The Legislature created a separate committee in 2018 that gave raises to lawmakers, but appeared to surprise Senate and Assembly leaders by unexpectedly imposing outside income limits. A state court judge in 2019 partially voided that committee’s recommendations in a case filed by the Government Justice Center, knocking out $10,000 increases legislators hoped to get in each of 2020 and 2021. Before that court decision, the Legislature gave the Governor a raise during his term in violation of the state constitution.
The 2015 law automatically renews the commission every four years, and the commission was back late last year to revisit pay for judges. With the state facing a $6 billion (pre-COVID) deficit, the commission decided not to provide the state’s judges cost-of-living adjustments. A majority of the commission, composed of the Chief Judge and the Governor’s representatives, favored those increases, but they did not have the support from a Legislative appointee that the law required.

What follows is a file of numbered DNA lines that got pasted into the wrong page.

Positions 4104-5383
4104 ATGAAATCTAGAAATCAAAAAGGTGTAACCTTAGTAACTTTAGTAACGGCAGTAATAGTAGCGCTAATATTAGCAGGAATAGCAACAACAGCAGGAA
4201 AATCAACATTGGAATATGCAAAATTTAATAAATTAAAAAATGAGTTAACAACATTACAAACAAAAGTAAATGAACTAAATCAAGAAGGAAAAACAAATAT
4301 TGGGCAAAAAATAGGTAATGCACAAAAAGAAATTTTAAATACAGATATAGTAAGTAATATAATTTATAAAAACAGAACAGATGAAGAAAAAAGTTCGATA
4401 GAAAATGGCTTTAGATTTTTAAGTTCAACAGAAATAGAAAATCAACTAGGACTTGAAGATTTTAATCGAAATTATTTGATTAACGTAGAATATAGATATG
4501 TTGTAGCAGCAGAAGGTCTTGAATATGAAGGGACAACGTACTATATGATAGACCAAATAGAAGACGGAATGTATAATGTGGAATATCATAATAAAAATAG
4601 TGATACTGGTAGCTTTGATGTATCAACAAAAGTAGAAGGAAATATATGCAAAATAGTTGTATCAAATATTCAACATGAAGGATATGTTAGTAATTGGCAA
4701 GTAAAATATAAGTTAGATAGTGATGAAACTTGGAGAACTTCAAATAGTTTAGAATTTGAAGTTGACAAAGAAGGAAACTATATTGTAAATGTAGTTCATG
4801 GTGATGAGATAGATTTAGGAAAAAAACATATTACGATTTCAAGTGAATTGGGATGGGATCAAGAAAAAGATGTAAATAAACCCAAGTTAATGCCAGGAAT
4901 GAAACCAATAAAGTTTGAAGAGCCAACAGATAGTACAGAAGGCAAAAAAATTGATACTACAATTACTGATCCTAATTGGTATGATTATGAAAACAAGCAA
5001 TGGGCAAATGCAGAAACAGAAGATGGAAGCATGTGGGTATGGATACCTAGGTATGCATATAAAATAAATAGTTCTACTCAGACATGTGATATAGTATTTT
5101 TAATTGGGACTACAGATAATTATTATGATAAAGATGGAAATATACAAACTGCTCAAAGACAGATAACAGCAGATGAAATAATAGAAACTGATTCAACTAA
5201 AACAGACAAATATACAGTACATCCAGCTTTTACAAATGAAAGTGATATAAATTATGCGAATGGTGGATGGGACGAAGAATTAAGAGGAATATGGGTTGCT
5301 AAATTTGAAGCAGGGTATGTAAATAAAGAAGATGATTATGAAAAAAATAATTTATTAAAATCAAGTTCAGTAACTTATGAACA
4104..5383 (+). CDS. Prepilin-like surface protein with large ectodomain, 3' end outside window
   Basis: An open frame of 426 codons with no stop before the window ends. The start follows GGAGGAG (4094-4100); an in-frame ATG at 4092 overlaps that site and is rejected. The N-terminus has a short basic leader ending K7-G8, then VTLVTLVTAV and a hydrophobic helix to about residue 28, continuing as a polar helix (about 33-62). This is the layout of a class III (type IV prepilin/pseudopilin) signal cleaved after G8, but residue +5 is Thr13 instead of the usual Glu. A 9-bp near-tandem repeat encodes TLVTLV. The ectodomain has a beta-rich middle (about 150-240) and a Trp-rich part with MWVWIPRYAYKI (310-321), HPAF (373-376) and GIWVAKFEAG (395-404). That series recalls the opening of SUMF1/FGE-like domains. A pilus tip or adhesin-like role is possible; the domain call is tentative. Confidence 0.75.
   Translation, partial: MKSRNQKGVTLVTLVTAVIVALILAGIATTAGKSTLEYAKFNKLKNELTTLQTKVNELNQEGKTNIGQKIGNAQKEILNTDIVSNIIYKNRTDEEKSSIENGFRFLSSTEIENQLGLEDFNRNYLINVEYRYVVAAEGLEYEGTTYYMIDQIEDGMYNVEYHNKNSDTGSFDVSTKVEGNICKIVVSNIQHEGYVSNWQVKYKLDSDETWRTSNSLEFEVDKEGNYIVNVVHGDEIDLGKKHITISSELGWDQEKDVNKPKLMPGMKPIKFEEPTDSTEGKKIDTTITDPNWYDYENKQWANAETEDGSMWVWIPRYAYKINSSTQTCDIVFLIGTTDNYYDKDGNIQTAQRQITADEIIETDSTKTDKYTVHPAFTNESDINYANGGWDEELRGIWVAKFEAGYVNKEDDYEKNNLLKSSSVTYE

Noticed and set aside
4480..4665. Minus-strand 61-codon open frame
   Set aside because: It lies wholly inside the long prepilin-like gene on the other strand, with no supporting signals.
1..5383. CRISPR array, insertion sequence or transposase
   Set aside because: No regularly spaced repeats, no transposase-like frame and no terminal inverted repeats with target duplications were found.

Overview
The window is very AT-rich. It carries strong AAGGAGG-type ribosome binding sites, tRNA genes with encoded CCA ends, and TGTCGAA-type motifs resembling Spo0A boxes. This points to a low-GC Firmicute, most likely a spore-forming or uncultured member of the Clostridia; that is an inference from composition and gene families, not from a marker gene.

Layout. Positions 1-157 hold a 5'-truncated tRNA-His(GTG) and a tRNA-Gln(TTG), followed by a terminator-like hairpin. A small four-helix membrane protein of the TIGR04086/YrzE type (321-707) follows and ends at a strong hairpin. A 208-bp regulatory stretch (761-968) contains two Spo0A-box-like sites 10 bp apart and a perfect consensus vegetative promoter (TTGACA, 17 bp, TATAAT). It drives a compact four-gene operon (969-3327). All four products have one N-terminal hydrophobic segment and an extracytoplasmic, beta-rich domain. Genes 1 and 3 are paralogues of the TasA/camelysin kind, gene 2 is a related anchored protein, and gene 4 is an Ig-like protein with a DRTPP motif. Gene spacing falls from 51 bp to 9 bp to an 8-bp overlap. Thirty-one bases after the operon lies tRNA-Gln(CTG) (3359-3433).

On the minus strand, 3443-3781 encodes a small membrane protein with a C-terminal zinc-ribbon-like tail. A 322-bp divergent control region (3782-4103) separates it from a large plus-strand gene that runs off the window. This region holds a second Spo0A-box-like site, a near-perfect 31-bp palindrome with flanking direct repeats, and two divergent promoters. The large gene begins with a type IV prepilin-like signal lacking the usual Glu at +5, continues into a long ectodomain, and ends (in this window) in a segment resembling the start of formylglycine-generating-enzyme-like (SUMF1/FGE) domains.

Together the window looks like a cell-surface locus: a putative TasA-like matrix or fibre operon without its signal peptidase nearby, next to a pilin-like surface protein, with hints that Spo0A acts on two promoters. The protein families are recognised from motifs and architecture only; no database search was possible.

The Legislature gave the judges another chance this year when they added judicial compensation to the commission’s tasks in the final budget deal in April. Since then, however, New York’s budget woes have only gotten worse as the coronavirus pandemic crushed the state’s revenue outlook.
Voting to raise your own pay while schools face cuts and residents face tax hikes is politically unimaginable—which is precisely why the Legislature would like to have a commission do it instead. Legislators may still have hope for a pay boost, but the taxpayers are in the dark.
UPDATE: 11/5/20: A tweet from Malatras last December clarifies his complaint at the October 14 meeting that Cardozo had posted last year’s final report on judges’ pay for the public before final commissioner sign off. His comments related to the press getting that report from Cardozo before the commissioners had seen it. It was not as much a call for less transparency but a point of order that highlights the problem with an unelected body freelancing law making. Checks built into the state Constitution and emulated in the Open Meetings Law are designed to let New Yorkers know what laws are being passed before a public body’s final “sign off” in an open vote.